I go driving. Just driving, to "get out" like we used to do in the old days.
I wander off the reservation. I'm down 75, close to Dallas, only it's all freeway. I make to turn back now. Cross left the oncoming lanes, clear to the frontage road going up the other side. I'm not sure of the way home.
I turn into a complex, a nondescript building off the service road. Maybe someone here can show me the way to go home. I dismount and wander into a building.
There are counters and offices, and no border between where the customers stay and the workers move. I'm waiting and nobody seems to mind.
I approach a trio, and radiate presence. One of them still talks, and I await attention, politely. Which way do I go? Someone says, over that way. I smile, thank her, leave.
It's down 75, only not like any 75 I ever drove. Reloj is with me now. We're to turn off here. Right here. I do.
In the process of traveling down a narrow dirt road, two ruts, really, Reloj becomes the driver. We are brought up short at an ordinary country barbwire fence, a lock on a gate.
We stand down, consider. Obviously, we must find someone to open the gate. (We never consider just turning around and going back from whence we came. Dreams are like time itself sometimes.)
Someone looms along one side of the road beyond, which is paved, a farm-to-market. He's a lanky highway cop, indicates a building. Okay, we go into still another building. It must be what you do around here when you're lost.
Reloj goes off to an office. Inside, it's just more worker wandering, me waiting.
I finally am able to attract notice. The auto we drove up in is now in a lot, she says. Just go to the attendant, she says.
I go back down to the gate. There is now a huge parking garage, multi-level, and I enter into the foyer to the office, speak with the one in charge through a half-door.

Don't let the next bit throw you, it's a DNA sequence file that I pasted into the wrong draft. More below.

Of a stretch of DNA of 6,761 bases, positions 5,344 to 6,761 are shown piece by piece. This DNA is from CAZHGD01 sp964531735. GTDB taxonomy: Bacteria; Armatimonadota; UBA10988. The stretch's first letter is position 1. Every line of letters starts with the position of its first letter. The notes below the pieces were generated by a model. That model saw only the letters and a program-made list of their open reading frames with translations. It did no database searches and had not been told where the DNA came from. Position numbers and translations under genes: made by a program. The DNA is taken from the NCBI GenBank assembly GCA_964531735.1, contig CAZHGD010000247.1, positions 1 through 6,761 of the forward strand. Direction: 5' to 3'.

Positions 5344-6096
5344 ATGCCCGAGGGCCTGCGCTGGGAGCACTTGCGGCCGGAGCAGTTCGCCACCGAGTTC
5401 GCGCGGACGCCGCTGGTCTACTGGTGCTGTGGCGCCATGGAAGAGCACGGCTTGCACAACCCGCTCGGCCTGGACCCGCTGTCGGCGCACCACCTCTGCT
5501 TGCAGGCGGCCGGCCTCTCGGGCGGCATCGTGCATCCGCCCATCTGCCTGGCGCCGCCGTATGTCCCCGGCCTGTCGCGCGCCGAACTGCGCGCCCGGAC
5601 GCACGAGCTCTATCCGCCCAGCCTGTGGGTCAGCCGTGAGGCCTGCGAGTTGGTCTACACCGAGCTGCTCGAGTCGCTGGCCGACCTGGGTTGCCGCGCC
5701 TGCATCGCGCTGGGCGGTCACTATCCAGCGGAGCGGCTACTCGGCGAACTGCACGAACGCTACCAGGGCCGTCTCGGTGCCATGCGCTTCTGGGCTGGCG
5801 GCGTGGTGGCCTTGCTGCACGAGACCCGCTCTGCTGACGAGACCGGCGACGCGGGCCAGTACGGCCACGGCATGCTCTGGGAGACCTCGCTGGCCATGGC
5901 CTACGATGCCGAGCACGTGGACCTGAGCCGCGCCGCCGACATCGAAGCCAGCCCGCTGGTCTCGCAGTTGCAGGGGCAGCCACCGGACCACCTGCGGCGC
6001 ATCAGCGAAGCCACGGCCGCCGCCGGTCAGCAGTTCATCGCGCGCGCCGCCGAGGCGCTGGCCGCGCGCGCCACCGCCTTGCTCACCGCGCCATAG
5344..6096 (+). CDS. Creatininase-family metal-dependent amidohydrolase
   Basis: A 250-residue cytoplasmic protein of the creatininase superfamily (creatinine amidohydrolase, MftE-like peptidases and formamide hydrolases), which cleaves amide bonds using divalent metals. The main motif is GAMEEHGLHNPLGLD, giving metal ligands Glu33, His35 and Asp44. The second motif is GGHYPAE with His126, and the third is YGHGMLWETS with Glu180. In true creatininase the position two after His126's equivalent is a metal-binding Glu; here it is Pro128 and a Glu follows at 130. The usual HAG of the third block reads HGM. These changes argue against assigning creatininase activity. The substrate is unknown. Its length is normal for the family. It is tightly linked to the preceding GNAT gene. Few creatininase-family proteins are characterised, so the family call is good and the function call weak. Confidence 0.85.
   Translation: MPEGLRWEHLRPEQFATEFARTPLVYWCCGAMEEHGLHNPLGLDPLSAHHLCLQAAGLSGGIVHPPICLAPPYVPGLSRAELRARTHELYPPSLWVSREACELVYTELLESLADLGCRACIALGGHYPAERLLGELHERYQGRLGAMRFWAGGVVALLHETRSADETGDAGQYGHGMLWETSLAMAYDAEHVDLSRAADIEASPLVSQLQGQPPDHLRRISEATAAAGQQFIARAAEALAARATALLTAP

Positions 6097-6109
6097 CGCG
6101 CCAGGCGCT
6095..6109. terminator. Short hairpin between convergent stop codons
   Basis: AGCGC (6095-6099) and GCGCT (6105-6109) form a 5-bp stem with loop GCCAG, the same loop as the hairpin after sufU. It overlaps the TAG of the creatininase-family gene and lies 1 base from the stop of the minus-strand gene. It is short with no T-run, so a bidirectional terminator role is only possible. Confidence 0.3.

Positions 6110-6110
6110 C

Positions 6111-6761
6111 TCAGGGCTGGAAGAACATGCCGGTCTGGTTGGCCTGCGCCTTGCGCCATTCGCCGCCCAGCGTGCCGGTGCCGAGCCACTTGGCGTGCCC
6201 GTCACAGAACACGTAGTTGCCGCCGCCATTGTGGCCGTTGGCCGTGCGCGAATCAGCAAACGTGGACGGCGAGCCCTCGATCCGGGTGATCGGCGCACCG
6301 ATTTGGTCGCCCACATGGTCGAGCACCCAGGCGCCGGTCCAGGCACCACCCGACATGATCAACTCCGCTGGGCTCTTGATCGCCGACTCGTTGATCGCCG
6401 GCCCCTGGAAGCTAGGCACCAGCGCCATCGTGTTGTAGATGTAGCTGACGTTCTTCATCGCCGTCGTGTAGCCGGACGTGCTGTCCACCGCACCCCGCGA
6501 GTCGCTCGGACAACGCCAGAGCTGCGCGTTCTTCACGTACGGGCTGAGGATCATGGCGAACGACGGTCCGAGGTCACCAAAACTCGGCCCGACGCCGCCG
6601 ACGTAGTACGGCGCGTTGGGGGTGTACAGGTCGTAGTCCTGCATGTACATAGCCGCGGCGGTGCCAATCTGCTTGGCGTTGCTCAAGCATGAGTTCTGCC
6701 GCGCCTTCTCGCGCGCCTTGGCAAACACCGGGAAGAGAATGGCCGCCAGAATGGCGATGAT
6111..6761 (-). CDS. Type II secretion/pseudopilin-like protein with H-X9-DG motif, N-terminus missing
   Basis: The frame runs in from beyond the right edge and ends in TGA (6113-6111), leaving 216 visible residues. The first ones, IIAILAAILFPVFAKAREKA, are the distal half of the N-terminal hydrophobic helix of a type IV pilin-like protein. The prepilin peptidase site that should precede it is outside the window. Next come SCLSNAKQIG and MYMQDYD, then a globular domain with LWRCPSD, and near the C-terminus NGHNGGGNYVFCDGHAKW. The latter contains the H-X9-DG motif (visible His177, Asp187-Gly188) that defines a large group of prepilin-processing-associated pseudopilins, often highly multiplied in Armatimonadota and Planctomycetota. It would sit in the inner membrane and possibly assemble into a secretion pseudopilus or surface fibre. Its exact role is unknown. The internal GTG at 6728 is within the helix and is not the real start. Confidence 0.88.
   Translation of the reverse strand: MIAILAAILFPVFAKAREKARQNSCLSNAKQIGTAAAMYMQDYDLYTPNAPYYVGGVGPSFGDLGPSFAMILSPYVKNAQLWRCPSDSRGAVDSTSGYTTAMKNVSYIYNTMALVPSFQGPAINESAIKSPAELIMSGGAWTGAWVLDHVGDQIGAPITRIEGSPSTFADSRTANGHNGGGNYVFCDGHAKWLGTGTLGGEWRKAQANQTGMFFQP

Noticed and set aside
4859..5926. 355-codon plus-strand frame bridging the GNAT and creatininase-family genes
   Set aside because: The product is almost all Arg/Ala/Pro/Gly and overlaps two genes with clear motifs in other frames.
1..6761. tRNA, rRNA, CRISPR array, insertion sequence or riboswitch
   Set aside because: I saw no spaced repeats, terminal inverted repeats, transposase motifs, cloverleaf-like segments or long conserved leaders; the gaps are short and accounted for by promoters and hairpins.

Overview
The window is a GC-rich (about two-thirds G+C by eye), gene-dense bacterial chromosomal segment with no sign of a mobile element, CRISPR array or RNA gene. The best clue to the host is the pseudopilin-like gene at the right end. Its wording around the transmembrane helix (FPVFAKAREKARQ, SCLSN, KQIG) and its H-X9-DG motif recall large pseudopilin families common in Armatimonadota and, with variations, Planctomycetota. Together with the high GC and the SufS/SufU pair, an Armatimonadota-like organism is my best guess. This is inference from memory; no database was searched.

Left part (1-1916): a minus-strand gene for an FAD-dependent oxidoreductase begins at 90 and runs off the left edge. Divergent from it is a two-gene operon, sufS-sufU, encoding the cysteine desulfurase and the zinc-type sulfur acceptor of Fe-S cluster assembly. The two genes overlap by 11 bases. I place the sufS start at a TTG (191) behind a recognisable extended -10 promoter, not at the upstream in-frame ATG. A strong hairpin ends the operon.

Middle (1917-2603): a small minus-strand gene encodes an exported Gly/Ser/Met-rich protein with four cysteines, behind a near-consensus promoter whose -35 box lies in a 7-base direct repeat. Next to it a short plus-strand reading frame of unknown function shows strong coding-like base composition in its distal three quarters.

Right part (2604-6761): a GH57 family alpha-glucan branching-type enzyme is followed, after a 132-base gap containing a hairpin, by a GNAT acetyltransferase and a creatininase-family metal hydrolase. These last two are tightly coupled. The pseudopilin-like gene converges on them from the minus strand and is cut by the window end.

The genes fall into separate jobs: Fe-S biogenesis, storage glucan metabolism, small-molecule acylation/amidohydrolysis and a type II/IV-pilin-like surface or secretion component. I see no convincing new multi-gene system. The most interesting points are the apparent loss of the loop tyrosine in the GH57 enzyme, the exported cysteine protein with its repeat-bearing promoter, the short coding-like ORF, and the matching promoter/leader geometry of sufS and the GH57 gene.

He says, he doesn't know my auto, and has no way of knowing where it is. This doesn't strike me as peculiar, all these unhepful agents. I am very patient. I explain, but it makes no difference. He does have an orange copy of a ticket, which obviously refers to me in some way. I ask to see it.
Inscribed thereon is a complete description of the auto, a Nissan, with all relevant numbers and the exact stall where it now rests on the third floor. I point this out to him.
He is not embarrassed; it's as if I've finally provided him with relevent data he can use. It's like the common workday wisdom of those who figure someone new to their premises thus ignorant of their process must be mentally deficient.
Now it's standing in front of the garage, beside the wired fence gate, waiting for Reloj time.
The lanky highway cop meanders back by. He remembers me. I figure there may be trouble retrieving my ride, because it now belongs to Reloj, who is off on some obscure conference somewhere back in the building.
The cop asks where I came from. I point to the trail. He says, no, you couldn't have come that way. I insist. He says, there's no way. I even describe for him the building which sent us down this way.
He laughs. "Fella, you know, that's Special Customs. There's no way on earth you just waltzed on through there."
I say, "You mean like Miami Vice?" He smiles, nods. That's it.
I have no idea how I made that connection, or how come him to ratify it. Perhaps the reference is so abstruse he isn't sure there isn't something to it but doesn't want to admit he doesn't know what. Maybe it's just that my TV references are slight and aged like ol' Barney Fife himself and his must be, too.
My dreams, they dissolve often without a working denouement...